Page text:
The Edge: Cats prepare for dogging

Senior Safety Ashley Lowery carries the ball during the first half of the University of Kentucky vs. Mississippi State football game at Commonwealth Stadium in Lexington, Ky., on Saturday, October 6, 2012. Photo by Jared Glover | Staff

By Ethan Levine
elevine@kykernel.com

The Edge runs every Friday before a UK football game. It breaks down two key matchups between UK and its opponent, then gives an overall edge to one side or the other.

UK secondary vs. Georgia QB Aaron Murray
Last week Arkansas senior quarterback Tyler Wilson found himself featured in a similar matchup, then went on to torch the backend of the Cats’ defense for 372 yards passing and five touchdowns in less than three quarters of play.
Murray is considered by many to be one of the elite quarterbacks in the conference, already totaling 1,487 yards and 12 touchdowns in just six games this season. Murray has thrown for at least 240 yards in five of his six starts this season, and has only failed to throw multiple touchdowns in a game once on the season.

But Murray’s last start was a disasterous performance against the South Carolina Gamecocks, as he posted season lows in completions (11 in 31 attempts), completion percentage (35.5 percent), yards (109) and touchdowns (0).
The Bulldogs enjoyed a bye last week, giving Murray and the offense two weeks to recover from the dismal outing and two weeks to prepare for a vulnerable UK defense.

To put it nicely, the Cats’ secondary is in the midst of complete chaos as it approaches the team’s eighth game of the season.
Whether or not senior safeties Martavius Neloms and Mikie Benton are able to play on Saturday remains to be seen, but it is certain that neither will be playing at 100 percent after sitting out last week. Sophomore safety Ashely Lowery also has suffered through an injury-plagued 2012 and will not be at 100 percent when the Bulldogs arrive in Lexington.
At cornerback, senior Cartier Rice has played through injuries in recent weeks as well, limiting the veteran talent in the secondary even further. Behind guys like Neloms, Benton, Lowery and Rice sit a multitude of true freshmen who are learning the speed of SEC football on the fly, a difficult task for any college football player.

Edge: Murray
With as much inexperience as the Cats likely will have on the field in the secondary, Murray should be able to manipulate the defense to get exactly what he wants in the passing game. Injuries and youth are not going to be UK’s answer to a quarterback of Murray’s caliber, though it may be a teaching moment for the future. Murray will take advantage of the Cats likely loading the box to defend the Bulldogs’ running game, so he very well could top Wilson’s impressive numbers from a week ago.
UK offensive line vs. Georgia linebacker Jarvis Jones

In his weekly press conference Monday, UK head coach Joker Phillips called Jones the best defensive player in the SEC, a conference known for its dominant defenses. Jones has 5.5 sacks and 36 total tackles in six games. He is a threat as a pass rusher, a run stopper, and even in coverage from the middle of the defense.

It will take an effort from the entire offense to gameplan around Jones’ dominance. The Cats’ offense is predicated heavily on simple screen passes, especially with true freshman Jalen Whitlow expected to make another start at quarterback. UK will have to get more creative to try to contain Jones and prevent him from blowing up screens before they have a chance to develop.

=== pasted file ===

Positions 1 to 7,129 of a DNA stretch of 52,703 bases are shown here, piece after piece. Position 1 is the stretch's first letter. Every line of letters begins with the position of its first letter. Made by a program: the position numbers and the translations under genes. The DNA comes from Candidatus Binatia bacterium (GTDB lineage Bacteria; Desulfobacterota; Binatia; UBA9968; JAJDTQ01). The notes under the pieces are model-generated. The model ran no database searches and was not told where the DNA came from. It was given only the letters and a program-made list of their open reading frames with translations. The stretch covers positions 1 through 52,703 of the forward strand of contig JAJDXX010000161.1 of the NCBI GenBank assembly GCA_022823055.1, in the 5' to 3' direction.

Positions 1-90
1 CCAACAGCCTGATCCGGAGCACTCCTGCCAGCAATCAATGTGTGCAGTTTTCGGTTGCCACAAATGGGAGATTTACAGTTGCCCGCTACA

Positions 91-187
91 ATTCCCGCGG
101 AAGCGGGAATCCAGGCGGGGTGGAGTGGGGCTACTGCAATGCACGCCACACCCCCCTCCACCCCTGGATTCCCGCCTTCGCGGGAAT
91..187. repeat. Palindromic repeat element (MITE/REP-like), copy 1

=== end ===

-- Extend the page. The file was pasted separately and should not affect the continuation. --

But most importantly, it will be the responsibility of the offensive line to assure that Jones won’t be spending most of his Saturday night in the UK backfield. On running plays, look for offensive coordinator Randy Sanders to send a tight end or fullback to Jones’ side of the formation to help block him. On passing downs, the Cats will likely have to keep a tight end on the line to help block or bring a running back over to chip Jones in his pursuit of Whitlow.

That being said, the offensive line will need to keep track of him wherever he lines up in the Bulldogs’ defensive formation, and will need to stay disciplined if they wish to contain his presence on the field.

Edge: Jones
Even if UK can quiet Jones in the box score, his impact will be felt by all 22 players on the field. The Cats will have to shift formations and bring a different approach in order to compete with Jones and the Georgia defense. With a freshman quarterback at the helm of UK’s offense, this seems like a difficult task to take on. Phillips and Sanders have both admitted to Whitlow missing shifts and motions in UK’s pre-snap offense, and those mistakes cannot happen if the Cats want to stay competitive with the Bulldogs.

Overall Edge: Georgia
There is a reason that the Bulldogs are ranked No. 13 in the nation, and there is a reason the team’s 35-7 loss to South Carolina two weeks ago was so shocking to the college football world.
Georgia is a team many thought entering the season had a chance to not only compete for an SEC East title, but for a conference title and a national championship as well. With just one loss on its schedule, Georgia can still make those dreams a reality should things play out the right way, but first the team must revive its dominance from its first five games of the season. The Cats are still too banged-up, too inexperienced and lack too much talent to turn this into a game. Expect a rather uncerimonious homecoming weekend for the Cats at home.

Final score: Georgia 52, UK 14